Security Experts:

Users Warned of Malware After Ads Reported on Wikipedia Site

Wikimedia, the foundation responsible for information hub Wikipedia, is warning users that if they see ads on the encyclopedia’s webpage, their system might be infected with malware. The ads in question are not the ones asking for donations that show up once a year, but for-profit related adverts.

“We never run ads on Wikipedia. Wikipedia is funded by more than a million donors, who give an average donation of less than 30 dollars. We run fundraising appeals, usually at the end of the year. If you’re seeing advertisements for a for-profit industry or anything but our fundraiser, then your web browser has likely been infected with malware,” Wikimedia’s Philippe Beaudette wrote on the foundation’s blog.

“Ads injected in this manner may be confined to some sites, even just to Wikipedia, or they may show up on all sites you visit. Browsing through a secure (HTTPS) connection may cause the ads to disappear, but will not fix the underlying problem...”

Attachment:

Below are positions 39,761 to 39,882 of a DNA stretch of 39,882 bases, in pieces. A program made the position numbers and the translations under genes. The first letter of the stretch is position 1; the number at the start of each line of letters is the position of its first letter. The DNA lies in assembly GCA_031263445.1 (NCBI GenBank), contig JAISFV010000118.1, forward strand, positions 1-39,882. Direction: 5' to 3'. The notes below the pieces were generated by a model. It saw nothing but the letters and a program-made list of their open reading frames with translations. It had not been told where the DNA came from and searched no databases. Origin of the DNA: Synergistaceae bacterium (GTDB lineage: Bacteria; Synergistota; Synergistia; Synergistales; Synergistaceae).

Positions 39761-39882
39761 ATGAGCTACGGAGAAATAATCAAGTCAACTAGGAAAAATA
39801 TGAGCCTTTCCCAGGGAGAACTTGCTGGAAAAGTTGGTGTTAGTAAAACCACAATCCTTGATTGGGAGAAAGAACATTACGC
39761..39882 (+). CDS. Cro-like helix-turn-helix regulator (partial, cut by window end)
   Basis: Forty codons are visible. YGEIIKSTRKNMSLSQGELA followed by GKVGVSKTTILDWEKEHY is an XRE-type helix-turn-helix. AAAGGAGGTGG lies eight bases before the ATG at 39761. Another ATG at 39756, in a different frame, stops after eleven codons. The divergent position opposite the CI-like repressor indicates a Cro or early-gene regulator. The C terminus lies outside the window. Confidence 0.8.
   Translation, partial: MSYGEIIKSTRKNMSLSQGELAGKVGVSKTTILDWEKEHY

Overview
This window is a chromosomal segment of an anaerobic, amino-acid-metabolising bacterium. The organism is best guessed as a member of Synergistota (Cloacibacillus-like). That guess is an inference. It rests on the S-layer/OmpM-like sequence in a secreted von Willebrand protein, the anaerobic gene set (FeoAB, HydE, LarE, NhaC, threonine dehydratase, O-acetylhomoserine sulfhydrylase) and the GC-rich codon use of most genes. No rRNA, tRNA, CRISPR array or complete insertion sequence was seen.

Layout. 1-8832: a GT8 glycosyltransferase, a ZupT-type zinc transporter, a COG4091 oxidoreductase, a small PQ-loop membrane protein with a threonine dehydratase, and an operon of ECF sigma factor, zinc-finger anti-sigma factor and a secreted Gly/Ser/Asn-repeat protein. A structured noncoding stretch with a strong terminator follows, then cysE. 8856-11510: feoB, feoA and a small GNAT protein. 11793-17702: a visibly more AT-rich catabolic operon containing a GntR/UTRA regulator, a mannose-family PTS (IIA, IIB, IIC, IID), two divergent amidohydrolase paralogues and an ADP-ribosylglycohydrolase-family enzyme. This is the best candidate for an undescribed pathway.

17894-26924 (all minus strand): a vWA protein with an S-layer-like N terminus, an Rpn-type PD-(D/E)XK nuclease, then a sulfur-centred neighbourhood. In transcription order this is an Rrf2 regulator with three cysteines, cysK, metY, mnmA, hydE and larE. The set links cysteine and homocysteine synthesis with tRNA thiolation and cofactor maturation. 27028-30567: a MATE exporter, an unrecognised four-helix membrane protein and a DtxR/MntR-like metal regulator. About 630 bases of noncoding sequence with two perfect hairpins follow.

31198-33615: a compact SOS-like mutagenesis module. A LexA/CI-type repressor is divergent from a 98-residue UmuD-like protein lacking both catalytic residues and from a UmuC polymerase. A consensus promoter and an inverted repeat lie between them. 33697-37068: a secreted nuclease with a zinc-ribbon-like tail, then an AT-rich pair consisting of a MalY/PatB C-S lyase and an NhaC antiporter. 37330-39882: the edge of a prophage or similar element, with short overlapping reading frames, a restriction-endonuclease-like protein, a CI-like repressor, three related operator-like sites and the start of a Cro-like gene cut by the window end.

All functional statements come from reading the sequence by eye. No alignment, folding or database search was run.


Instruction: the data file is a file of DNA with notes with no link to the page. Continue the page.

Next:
The blog post mentioned additional causes for the ads, including hijacked browsers, which have been taken over by toolbars that display ads within websites or injected advertisements that come from an ISP.

Disabling browser add-ons is the first step to determining the issue, but if the system is infected with malware that wont remove the underlying problem. Obviously, using anti-virus software will help, but most AV programs allow toolbars.

It’s only recently that some browser add-ons are being blocked or disabled due to the fact that they inject content through the browser, which is often seen as a malicious act. However, more often than not, browser toolbars are legitimately installed. They often come packaged within Shareware or Trialware installations.

Some are shady, such as the “I Want This” toolbar for Chrome, which Wikimedia mentions in their post on the topic. The distributers of “I Want This” earn money from affiliate marketing and ad distributions. Other toolbars are useful, such as WOT, which rates search results and websites based on community reports of trustworthiness.

No matter what though, “you won’t be seeing legitimate advertisements on Wikipedia,” added Beaudette.

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Steve Ragan is a security reporter and contributor for SecurityWeek. Prior to joining the journalism world in 2005, he spent 15 years as a freelance IT contractor focused on endpoint security and security training.